The Dog Days: Episode Two

Annie In The Car“In a dog’s life, some plaster would fall, some cushions would open, some rugs would shred. Like any relationship, this one had its costs. They were costs we came to accept and balance against the joy and amusement and protection and companionship he gave us.” ― John Grogan, Marley and Me: Life and Love With the World’s Worst Dog

After our first insanely stressful 24 hours with Annie, our Great Weimar (that’s a Great Dane/ Weimaraner) puppy, we thought that life would settle down a bit. We enjoyed our second “first night” with Annie as she slept soundly on her new bed. With a sigh of relief, we closed our eyes and thanked the Good Lord for our happy little family…

Day Two: Worrying About Worms

Our second day with Annie began as usual: wake up, walk pup, feed pup, feed self, go to work. Things seemed to be going just swimmingly, or so I thought. Around 10:30am I heard my phone buzz indicating that I had received a message. It was from Kyle. As I read the words on the screen, my heart sank. Just when we thought things were on the up-swing, we got knocked down once again. The message read something like this:

“Dude I just took her out for a walk and she had to poop. I looked down at it and there were white-ish colored worms or parasites or something moving in it! I picked up the poop and am probably going to take it to the vet if I can get them on the phone.”

Back to the vet he went with the dog and the bag of what he called “poop-worm delight” so that we could find out what the worms were and how to get rid of them. Like a fancy sports car, my stress level went from zero to sixty in a matter of seconds. What could be wrong with our poor puppy now? I sat at my desk, completely distracted and worried, just waiting for news on the state of Annie affairs. An hour or so later, I received another text message from Kyle. The vet had determined that the worms were tapeworms that Annie had gotten from ingesting infected fleas. Go figure. We had taken care of the flea problem, only to find out that the flea problem had turned into a tapeworm problem. The vet informed us that there was good and bad news to this situation. The good news is that tapeworms are common in dogs that have had fleas. The bad news is that the pills to get rid of the tapeworms cost $60.00. Annie didn’t seem to be in any pain or discomfort from the worms. The only thing that was hurting at the end of the day was our bank account.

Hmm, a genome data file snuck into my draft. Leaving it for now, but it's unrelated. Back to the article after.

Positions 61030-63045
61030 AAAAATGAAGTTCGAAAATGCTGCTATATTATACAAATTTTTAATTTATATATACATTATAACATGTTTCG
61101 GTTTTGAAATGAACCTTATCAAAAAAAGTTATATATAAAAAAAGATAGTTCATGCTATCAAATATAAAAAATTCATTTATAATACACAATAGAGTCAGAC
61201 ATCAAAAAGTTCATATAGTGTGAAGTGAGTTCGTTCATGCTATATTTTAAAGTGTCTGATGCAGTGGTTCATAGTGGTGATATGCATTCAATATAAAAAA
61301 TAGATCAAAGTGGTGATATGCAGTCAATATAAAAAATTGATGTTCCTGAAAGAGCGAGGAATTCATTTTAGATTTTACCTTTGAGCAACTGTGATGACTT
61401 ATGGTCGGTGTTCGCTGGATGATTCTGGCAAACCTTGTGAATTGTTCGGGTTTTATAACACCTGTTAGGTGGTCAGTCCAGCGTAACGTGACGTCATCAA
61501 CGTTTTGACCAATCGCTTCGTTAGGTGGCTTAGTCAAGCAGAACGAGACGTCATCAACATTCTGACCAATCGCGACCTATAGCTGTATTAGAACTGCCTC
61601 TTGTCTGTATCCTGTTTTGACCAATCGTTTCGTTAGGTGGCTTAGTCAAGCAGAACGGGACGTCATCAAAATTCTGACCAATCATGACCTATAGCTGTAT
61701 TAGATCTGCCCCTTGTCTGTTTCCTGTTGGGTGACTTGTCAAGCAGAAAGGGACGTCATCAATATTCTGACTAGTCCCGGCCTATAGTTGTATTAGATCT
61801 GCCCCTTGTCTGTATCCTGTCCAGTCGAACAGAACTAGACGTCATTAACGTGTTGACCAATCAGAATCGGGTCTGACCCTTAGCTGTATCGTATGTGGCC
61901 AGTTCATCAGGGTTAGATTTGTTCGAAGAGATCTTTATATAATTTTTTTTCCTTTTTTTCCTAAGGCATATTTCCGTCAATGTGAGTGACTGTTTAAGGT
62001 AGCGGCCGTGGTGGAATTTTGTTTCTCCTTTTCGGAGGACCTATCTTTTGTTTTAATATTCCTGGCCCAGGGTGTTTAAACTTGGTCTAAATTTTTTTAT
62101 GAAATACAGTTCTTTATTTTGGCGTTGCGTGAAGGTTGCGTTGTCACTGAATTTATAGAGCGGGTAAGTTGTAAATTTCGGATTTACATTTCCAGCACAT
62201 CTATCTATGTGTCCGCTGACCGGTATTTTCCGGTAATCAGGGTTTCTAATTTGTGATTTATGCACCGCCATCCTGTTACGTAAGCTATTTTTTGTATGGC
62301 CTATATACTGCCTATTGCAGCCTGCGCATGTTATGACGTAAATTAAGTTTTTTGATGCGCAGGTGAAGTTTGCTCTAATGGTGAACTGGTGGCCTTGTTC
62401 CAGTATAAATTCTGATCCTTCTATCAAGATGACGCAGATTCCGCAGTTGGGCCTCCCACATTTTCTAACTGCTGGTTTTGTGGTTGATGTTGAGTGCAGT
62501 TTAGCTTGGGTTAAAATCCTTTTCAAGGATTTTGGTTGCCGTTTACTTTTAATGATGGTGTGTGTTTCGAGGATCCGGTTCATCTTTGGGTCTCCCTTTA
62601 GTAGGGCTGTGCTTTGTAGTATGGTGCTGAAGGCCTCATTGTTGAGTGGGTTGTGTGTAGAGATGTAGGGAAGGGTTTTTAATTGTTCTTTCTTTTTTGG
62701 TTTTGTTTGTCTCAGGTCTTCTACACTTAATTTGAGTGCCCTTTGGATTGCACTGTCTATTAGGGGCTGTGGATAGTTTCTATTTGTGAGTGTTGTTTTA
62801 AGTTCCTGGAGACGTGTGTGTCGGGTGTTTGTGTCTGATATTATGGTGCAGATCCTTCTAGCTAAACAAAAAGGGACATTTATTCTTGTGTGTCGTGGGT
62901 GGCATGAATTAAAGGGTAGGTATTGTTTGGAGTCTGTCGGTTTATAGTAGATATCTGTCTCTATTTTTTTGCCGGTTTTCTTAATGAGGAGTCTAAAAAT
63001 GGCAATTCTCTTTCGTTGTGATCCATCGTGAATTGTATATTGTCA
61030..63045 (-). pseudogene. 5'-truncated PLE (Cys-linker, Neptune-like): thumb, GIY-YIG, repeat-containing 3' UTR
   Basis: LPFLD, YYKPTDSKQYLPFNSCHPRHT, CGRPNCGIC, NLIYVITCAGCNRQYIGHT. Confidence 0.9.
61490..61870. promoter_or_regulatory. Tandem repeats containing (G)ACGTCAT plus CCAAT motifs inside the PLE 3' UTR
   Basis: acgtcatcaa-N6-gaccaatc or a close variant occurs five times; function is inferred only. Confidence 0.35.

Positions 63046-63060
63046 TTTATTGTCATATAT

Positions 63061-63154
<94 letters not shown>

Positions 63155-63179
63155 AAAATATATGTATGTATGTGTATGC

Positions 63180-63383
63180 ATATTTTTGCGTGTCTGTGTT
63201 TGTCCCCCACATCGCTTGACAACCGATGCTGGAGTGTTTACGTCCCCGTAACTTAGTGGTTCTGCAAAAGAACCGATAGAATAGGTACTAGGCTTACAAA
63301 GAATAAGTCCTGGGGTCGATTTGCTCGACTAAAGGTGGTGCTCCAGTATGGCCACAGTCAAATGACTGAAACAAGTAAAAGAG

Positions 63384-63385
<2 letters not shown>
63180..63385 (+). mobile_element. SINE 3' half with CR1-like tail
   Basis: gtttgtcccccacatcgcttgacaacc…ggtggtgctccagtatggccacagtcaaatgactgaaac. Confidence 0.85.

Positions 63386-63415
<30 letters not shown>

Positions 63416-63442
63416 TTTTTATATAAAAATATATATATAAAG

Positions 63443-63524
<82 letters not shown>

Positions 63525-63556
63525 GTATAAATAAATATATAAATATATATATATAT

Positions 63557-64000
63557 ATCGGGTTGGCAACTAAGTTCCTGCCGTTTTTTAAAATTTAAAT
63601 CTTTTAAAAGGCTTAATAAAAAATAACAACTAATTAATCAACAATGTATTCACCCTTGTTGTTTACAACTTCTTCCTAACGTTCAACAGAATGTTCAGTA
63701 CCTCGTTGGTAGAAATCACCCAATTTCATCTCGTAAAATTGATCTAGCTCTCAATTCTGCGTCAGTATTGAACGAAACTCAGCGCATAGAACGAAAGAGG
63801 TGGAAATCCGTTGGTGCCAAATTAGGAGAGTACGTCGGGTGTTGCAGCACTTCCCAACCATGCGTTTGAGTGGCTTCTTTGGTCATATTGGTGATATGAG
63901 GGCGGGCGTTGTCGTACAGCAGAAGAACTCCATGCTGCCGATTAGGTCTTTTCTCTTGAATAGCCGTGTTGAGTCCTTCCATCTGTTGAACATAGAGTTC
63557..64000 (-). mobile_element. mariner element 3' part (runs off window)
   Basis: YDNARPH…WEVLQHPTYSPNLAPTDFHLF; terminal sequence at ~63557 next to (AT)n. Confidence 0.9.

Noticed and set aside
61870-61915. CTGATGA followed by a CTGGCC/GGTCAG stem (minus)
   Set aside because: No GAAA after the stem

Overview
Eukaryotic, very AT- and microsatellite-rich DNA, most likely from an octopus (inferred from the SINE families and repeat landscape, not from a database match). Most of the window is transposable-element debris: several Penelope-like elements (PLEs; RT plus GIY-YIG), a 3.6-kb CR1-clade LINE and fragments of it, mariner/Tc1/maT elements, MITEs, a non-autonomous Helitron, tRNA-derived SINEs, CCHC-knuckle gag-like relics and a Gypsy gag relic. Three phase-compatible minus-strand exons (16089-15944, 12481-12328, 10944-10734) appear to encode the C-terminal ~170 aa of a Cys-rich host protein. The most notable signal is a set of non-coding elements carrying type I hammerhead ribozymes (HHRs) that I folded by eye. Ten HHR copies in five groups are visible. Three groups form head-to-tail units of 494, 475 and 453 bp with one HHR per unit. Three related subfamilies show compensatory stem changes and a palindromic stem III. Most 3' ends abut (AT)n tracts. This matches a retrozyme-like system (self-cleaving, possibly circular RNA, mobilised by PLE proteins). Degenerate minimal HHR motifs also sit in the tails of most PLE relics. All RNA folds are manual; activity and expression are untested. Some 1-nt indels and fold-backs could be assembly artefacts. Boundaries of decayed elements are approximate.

What in the world had we gotten ourselves into?

The vet instructed us to give Annie two pills with her meal that evening and then give her the remaining two pills in three weeks. Thanks to Greenie’s Pill Pockets, Annie is a champ at taking pills. We gave her the medicine and settled in for the night, hoping that tomorrow would be a better day—and it was. Wednesday with Annie was as normal as it had ever been and we enjoyed a nice walk with her as sun set that evening. I could get used to this, I thought to myself. Annie is a great puppy. She is eager to please and quick to learn new tricks. She is leash trained, house trained, and doesn’t bark much. Annie is everything we could have ever wanted in a puppy—and more.

Now that we had all of the tests run, shots given, and pills taken, we could begin to live our peaceful, blissful lives again…

Vouchers and Shredded Leashes

Thursday was the first day that I had a chance to get off of work early and take care of business. We decided to see about getting a spay/neuter voucher from Be The Solution, Inc. Since Annie was approximately six months old, it was time to get her spayed to avoid the mess and stress of having a female dog in heat. After doing a bit of research, I found out that we met the qualifications to obtain a voucher. We loaded Annie up in the backseat of the car, rolled the windows down, and headed out to the BTS Storefront which was located across town.

In a feeble attempt to avoid Annie jumping out of the car window like Marley did in “Marley and Me”, we put on her leash. This worked for a while and she eventually settled down. Although we didn’t think much of this at the time, she seemed to be calm and quiet in the backseat.

Lesson #1: When Annie is quiet, she is most likely doing something she shouldn’t be doing.